What cannot be said

Julian does not “hold back” in her writing, expressing herself succinctly and with verve, yet without overloading on superlatives. But in a few instances she was unable to express herself at all, and comments on it. Five times in her Revelations Julian uses a very particular phrase to qualify what she is trying to say. Unable to find the words to articulate her meaning, she expresses this inability by referring to how it surpasses what can be humanly grasped or felt. Here are the instances of it:

In Chapter 20, when trying to describe Christ’s Passion, she admits “no tongue can tell or heart fully think” of the pains our Savior suffered. In Chapter 49, while discussing God’s lack of wrath toward sinners (us), Julian tells of Christ’s taking our tribulations up to heaven so they can be made sweeter than “heart can think or tongue can tell.” Chapter 72 has two instances of the phrase; God enfolds us in his love and is nearer to us “than tongue can tell or heart can think,” and even if our pain were greater “than heart could think or tongue could tell” it would vanish if we only saw our Lord’s blessed face. A slight variant on the last use of the phrase, in Chapter 77, brings the immeasurable back to a more experiential level: our Lord wills that we be as friendly with him “as heart may think or soul may desire.”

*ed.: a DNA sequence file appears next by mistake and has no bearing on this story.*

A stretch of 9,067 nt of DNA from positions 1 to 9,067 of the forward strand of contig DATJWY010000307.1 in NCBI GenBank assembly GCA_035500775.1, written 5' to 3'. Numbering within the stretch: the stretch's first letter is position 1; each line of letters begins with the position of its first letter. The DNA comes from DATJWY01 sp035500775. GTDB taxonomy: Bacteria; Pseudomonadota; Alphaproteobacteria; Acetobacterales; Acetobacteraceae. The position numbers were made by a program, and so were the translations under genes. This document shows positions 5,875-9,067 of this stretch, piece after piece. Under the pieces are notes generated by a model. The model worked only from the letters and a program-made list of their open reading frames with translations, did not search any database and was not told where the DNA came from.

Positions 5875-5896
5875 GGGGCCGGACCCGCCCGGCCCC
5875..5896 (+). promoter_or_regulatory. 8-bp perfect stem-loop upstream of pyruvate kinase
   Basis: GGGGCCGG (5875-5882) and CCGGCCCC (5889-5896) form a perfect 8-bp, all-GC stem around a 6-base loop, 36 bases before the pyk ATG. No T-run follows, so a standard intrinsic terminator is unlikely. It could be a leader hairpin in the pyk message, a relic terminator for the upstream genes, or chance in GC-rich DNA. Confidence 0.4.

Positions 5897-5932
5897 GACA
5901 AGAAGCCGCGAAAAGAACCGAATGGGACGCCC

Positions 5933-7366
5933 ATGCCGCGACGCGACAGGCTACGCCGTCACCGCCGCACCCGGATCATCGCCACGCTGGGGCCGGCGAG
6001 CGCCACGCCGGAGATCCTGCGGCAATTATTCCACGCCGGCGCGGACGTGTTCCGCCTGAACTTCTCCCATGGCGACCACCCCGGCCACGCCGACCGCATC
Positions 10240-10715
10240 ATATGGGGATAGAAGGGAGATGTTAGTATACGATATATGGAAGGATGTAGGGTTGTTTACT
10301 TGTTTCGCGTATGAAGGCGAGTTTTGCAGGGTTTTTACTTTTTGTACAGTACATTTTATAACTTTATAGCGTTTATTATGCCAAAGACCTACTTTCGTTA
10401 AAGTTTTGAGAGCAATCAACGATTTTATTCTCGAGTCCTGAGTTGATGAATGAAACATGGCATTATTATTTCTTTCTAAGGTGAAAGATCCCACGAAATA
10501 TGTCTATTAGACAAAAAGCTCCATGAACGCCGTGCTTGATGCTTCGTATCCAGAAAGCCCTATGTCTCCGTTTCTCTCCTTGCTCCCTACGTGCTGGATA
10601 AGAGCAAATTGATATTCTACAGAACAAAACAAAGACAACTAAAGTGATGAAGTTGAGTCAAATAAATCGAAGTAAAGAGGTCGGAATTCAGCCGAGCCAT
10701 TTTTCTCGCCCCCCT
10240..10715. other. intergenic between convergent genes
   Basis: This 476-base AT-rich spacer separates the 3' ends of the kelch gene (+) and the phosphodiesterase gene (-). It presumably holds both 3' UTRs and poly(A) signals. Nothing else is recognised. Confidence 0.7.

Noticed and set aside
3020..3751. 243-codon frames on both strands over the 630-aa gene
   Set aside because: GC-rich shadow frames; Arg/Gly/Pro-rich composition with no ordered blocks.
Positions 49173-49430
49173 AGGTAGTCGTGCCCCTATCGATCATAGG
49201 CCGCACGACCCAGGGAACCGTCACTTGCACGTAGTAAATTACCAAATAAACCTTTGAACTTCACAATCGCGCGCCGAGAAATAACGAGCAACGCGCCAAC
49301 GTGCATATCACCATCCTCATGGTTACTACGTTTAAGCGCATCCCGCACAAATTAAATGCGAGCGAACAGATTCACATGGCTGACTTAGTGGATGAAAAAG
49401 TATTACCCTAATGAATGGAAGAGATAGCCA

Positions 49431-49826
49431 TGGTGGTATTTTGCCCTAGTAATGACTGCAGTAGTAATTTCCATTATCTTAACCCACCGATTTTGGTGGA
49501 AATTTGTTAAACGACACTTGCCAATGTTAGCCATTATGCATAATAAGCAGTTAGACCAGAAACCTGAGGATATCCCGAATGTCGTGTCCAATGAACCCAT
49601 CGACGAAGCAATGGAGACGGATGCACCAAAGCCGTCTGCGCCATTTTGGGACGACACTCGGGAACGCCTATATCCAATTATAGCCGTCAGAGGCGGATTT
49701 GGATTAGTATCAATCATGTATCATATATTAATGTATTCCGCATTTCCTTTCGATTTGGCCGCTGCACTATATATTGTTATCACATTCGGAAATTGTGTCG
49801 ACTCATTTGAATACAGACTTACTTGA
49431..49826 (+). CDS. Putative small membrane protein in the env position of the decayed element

All this inarticulateness is pointing to something much deeper, which undergirds the Revelations: we cannot understand everything now, and we cannot grasp the measure of God’s love for us. “For our soul is so especially beloved by Him that is Highest that it surpasses the knowledge of all creatures — that is to say, there is no creature that is made that can know how much and how sweetly and how tenderly our Creator loves us.”

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